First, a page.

WEDNESDAY, AUGUST 1, 2012: New Threats—Terrorism, Environment
In common understandings, terrorism is seen as a goal and people believe the
sole aim of terrorism is causing harm and violence. Terrorism is a means to a
goal, not a goal itself. It is a strategy, in most cases.
Terrorism involves the use of violence by an organization, individual, or any non-
state actors, with the aim or terrorizing or intimidating a state’s government or
its citizens, with the aim of coercing that government to change a policy.
It is usually driven by a fundamental grievances, such as the drive for self-
determination, or nationalist goals—“freeing the homeland”. More moderate
goals could be territorial—political autonomy, separation. Ethnic conflicts and
civil wars were states are seen as guilty of discrimination against a particular
group could inspire terrorism.
Ex) al Qaeda—originally the goal was to keep Americans out of Iraq, the
birthplace of Islam, but progressively this involved getting the Americans out of
the Muslim world in general, because they were seen to be spreading western
thoughts and undermining Islam.
The LTTE sought a massive amount of autonomy for the Tamil region of Sri
Lanka, and the goal was independence for a Tamil state based on a conviction
that the Tamils would never be treated fairly under the Sinhalese majority. They
wanted to intimidate the government and the Sinhalese majority.
Other examples are Hamas (Palestinians motivated by the desire to have Israel
give up Palestinian lands), and the PKK (Kurdish separatist movement engage in
terrorism to get the Turkish government to recognize Kurdish economy).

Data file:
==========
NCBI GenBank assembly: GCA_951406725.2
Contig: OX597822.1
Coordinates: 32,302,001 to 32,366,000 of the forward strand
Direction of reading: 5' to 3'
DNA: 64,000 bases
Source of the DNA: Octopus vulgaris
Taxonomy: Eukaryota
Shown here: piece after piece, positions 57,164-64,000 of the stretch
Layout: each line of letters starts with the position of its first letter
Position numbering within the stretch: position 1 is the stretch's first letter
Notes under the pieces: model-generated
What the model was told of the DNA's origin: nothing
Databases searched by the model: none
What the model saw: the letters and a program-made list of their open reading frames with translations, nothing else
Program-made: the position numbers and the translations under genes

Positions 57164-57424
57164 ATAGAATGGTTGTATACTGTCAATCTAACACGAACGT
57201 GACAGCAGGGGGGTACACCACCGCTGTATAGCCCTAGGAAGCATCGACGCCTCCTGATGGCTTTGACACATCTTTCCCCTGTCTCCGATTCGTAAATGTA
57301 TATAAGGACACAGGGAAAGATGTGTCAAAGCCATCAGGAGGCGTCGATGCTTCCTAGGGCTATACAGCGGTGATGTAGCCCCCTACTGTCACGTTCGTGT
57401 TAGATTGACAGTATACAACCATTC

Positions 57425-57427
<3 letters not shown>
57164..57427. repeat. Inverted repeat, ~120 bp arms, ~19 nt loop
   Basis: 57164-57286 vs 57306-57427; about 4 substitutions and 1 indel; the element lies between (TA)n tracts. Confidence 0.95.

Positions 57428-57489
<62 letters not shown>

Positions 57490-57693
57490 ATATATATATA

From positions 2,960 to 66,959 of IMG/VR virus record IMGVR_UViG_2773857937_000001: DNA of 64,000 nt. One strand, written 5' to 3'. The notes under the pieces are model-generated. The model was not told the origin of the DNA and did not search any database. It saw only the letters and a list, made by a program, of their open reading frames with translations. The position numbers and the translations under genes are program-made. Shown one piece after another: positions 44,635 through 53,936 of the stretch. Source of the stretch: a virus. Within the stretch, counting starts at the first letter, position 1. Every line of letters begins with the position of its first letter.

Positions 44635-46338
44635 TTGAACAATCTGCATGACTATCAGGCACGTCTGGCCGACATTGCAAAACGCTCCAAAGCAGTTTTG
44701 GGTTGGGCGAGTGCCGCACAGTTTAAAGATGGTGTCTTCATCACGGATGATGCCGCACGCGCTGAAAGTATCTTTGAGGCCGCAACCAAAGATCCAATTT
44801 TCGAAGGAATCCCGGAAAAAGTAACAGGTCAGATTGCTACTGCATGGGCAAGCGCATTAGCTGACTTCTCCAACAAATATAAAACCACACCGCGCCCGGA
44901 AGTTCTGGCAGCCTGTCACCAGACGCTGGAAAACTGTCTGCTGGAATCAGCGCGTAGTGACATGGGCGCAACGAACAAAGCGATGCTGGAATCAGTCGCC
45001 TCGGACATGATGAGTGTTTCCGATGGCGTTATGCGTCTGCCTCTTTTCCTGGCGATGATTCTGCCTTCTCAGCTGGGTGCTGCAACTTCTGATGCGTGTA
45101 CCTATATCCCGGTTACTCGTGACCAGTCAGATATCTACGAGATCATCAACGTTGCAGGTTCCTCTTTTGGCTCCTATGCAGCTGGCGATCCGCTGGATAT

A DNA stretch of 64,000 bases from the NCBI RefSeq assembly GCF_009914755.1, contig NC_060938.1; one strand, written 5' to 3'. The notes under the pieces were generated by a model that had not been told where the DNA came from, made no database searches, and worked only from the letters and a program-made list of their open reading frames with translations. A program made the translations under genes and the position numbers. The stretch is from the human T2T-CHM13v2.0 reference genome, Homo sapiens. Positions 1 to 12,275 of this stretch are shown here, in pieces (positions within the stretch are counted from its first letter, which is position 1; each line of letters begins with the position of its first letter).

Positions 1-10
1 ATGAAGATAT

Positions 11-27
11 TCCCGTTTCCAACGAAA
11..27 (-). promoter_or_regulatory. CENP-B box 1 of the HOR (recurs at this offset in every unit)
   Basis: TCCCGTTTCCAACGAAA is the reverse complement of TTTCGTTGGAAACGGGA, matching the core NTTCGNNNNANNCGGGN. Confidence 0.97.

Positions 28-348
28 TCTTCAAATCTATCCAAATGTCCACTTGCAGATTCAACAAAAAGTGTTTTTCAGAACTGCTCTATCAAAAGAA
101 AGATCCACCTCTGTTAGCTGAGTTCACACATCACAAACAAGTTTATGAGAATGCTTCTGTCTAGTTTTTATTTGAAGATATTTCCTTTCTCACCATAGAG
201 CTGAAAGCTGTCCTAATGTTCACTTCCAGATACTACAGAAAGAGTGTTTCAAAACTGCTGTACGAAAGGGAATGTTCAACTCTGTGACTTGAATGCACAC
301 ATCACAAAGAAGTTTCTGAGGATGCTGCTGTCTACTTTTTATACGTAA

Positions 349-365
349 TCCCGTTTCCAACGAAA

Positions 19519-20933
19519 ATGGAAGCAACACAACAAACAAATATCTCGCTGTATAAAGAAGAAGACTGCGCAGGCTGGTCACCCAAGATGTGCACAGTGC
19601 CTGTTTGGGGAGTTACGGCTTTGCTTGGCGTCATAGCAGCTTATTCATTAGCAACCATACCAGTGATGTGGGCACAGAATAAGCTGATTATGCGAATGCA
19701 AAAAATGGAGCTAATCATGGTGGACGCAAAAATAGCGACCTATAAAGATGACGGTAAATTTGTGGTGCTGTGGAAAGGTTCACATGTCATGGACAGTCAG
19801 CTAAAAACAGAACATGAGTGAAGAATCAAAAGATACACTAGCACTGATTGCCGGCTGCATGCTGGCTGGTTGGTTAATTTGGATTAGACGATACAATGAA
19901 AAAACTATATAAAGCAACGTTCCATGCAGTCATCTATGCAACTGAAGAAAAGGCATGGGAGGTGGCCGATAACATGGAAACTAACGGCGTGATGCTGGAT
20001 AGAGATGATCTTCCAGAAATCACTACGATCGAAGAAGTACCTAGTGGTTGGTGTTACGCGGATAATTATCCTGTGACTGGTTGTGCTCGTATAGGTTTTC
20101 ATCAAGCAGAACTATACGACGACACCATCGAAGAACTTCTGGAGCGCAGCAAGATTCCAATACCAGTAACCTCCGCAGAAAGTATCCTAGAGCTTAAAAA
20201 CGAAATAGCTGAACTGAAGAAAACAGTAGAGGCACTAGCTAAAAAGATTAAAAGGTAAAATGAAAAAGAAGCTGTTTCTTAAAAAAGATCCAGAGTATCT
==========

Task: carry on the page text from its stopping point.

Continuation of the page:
What are the forms of terrorism?
There are two ways in which they can pursue their strategy:
The first is “demonstrative” (hostage taking, airline hijacking, pre-announced
explosions). They use violence, but try to minimize and limit the violence. This is
aimed at getting sympathy of onlookers and audiences for their goals. The
audience could be outsiders and they could seek to indicate to moderates and
even those in the government that strong grievances do exist in the minority or
oppressed population, and if these grievances are not dealt with the violence will
escalate. The third audience is third parties and the international community—
they hope low-moderate intensity acts will attract attention of third parties who
might not have paid attention to the problems in the first place but can
recognize that problems exist and push the state into being more moderate.
The second case, which occurs eventually in most instances, is “destructive”
terrorism, or suicide terrorism. This is what we associate with terrorism. They
are willing to give up sympathy and support and risk the possibility that they will
use the support by resorting to more violence that will cause real harm to the
target state or society. They want to maximize violence and destruction. There
is a trade off when you increase in violence but lose sympathy. Over time, groups tend to go with the more destructive forms of violence. The decision to
use this violence is often based on a strategic belief or experience in moderate
policies that have not worked. They believe that the only way the adversary
state will be forced to do something about the population is to make them
aware that the actual costs of not doing so are extremely high. It is more of a
coercive bargaining strategy—a form of compellance. Suicide terrorism pushes
the logic of coercive bargaining to the extreme, but there is a reason why it is so
effective. First, it is the tactic that causes the most damage and loss of life.
Usually it involved suicide bombers blowing themselves up and it strongly
conveys the message of the pain to come. It does not work against deterrence,
because if a person is willing to kill him or herself there is nothing you can
threaten them with. It also is difficult to stop because it does not require
meticulous planning. It is likely to create fear and they will use a more
dangerous or more extremist method of spreading fear. Democracies tend to be
the primary target of both suicide bombers and all other types of destructive
terrorism. The targets cold be military personnel of enemy states, but more
often they are aimed at killing as many domestic civilians as possible. There is a
trade off here too- violence will turn off moderates, and decrease the chance
that international actors will intervene of the terrorist group’s behalf.
Terrorism seeks to overcome actual